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Belmont win puts Union Rags in conversation for horse of year
Question of the Day
ELMONT, N.Y. — Phyllis Wyeth had a dream her horse, Union Rags, would win the Belmont Stakes, one that he fulfilled Saturday evening.
But Wyeth's dream goes well beyond the Triple Crown and Union Rags capturing a race that will be remembered more for I'll Have Another's inability to compete than a thrilling stretch drive to the wire. The 71-year-old bound to a motorized scooter had sold Union Rags for $145,000 and then realized seller's remorse to get him back for $390,000.
On Saturday, his finishing first in a million-dollar race confirmed Wyeth's belief and trainer Michael Matz's confidence that this horse could prove he's a champion.
"We always thought this horse had Triple Crown potential when we trained him," Matz said. "I do really think that this horse, when he has a clean trip and can show himself, he is one of the best 3-year-olds of this crop. And whether he could have done something against I'll Have Another, I don't know, but it sure would have been fun to see."
It's impossible to know if I'll Have Another would have beaten Union Rags to become the first Triple Crown winner since Affirmed in 1978 after a tendon injury in his left front leg forced his retirement. But with a chance to show what so many saw in Union Rags as a 2-year-old prodigy, he provided a glimpse of a potential horse of the year.
"I think it puts Union Rags in the picture for an Eclipse Award, I would think," said Dale Romans, trainer of beaten favorite Dullahan. "There's a lot of year left, and with I'll Have Another out, it's definitely in his own hands."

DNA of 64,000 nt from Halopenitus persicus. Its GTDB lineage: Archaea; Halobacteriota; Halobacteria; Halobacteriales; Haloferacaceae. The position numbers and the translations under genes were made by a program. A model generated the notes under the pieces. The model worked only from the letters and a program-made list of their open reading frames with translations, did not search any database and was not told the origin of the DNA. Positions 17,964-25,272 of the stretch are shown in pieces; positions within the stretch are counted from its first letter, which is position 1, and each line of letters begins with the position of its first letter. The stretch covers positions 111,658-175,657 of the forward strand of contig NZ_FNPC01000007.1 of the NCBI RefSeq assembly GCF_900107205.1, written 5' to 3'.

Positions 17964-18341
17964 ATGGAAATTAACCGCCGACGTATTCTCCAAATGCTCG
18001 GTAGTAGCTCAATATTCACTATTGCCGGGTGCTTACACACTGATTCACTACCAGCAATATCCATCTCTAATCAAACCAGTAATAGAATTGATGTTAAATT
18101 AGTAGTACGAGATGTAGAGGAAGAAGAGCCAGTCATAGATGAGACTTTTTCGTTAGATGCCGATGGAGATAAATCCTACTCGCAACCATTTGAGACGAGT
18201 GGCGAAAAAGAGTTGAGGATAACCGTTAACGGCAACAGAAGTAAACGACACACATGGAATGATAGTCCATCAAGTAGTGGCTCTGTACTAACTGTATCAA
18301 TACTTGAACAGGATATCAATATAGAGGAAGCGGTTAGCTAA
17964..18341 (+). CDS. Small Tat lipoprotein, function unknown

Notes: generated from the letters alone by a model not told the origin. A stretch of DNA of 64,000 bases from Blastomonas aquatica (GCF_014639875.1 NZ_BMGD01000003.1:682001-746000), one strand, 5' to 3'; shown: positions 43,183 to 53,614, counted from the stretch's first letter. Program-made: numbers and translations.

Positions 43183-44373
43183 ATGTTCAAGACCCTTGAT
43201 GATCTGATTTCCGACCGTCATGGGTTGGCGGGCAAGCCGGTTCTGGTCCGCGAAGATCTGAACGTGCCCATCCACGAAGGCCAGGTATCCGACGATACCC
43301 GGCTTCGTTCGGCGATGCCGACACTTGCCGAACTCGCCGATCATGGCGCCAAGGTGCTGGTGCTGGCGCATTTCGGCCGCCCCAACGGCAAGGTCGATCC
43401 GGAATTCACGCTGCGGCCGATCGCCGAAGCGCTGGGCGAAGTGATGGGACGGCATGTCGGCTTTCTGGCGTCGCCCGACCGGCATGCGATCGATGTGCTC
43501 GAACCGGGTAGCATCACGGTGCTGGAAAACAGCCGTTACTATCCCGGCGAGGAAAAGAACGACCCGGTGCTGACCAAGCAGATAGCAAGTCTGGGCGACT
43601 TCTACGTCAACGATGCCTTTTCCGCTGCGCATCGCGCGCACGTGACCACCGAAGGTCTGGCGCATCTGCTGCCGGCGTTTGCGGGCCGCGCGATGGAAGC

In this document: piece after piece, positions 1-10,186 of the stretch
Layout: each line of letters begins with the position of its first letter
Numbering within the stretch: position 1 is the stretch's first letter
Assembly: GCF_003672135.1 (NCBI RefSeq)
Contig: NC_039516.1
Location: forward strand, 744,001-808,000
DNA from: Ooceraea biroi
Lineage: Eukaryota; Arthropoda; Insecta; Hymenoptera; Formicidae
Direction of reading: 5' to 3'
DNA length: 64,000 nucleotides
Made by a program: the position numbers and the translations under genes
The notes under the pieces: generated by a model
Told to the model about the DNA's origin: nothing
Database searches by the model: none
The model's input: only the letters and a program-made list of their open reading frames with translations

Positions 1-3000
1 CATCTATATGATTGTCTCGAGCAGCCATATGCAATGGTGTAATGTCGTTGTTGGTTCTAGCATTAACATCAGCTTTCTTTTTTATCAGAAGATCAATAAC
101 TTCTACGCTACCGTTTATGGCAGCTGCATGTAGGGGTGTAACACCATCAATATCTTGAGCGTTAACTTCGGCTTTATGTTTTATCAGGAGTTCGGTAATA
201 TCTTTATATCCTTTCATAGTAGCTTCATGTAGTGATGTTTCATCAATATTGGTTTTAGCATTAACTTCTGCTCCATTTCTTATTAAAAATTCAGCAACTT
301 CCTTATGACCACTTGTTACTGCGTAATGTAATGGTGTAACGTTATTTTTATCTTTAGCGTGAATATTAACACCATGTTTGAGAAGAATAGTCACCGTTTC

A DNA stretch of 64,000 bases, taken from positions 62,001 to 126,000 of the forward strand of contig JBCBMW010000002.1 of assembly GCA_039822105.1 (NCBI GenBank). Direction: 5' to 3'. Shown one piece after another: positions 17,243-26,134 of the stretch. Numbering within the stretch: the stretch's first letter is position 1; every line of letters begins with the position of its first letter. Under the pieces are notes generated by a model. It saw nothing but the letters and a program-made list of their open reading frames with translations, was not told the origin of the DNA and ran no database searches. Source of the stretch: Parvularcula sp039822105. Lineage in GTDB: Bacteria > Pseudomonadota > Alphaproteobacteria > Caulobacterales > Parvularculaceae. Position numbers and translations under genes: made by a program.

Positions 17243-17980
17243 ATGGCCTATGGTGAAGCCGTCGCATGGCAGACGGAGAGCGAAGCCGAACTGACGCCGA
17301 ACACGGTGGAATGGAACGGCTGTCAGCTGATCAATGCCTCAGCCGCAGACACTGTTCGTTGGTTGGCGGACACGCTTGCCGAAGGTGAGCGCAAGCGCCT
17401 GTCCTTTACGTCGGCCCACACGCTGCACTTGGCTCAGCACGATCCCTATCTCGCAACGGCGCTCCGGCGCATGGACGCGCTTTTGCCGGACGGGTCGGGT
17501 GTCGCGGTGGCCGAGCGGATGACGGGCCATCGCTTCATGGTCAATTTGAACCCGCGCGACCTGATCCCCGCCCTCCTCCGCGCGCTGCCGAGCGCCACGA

Saturday evening at Belmont Park, it was in Johnny Velazquez's hands. This was his first race aboard Union Rags, replacing Julien Leparoux following a lackluster performance in the Kentucky Derby.
No jockey knows the big sandy dirt track at Belmont better than Velazquez, who guided Union Rags through at the rail and past Paynter to earn the trip to the winner's circle.
"Nobody would have gotten through on the rail other than Johnny today, I can tell you that," Wyeth said. "That was unbelievable. He just said 'Move over, I'm coming.' He believed in the horse."
That belief began well before the 11th race Saturday in front of the grandstand. Velazquez talked extensively last winter about riding Union Rags, but a commitment in Dubai to last year's Derby winner, Animal Kingdom, prevented it.
Finally getting the chance, Velazquez brought out the best in the colt.
"I said, 'Well, if we can get on Union Rags, it would be perfect.' ... I think that would be the horse of the future," he said Saturday. "We've been being looking for a long time if the opportunity would come up for me to ride the horse, I guess it worked out good for me today."
And well into the future if Union Rags keeps this up. Matz didn't have a plan for the rest of year, just a trip back to Fair Hill Training Center in Elkton, Md., on Sunday. The Travers Stakes at Saratoga Race Course in August and the Breeders' Cup at Santa Anita Park in November could be chances to build off the Belmont.
But Union Rags already is a dream come true for his owner and trainer. After reacquiring the horse, Wyeth handed Matz a yellow piece of paper and told him she wanted him to train Union Rags. That arrangement worked out well.
"I've had horses for Phyllis before, not obviously as good as this one," Matz said. "She always said I'm going to have a good one one of these days, so I think she kept her promise."
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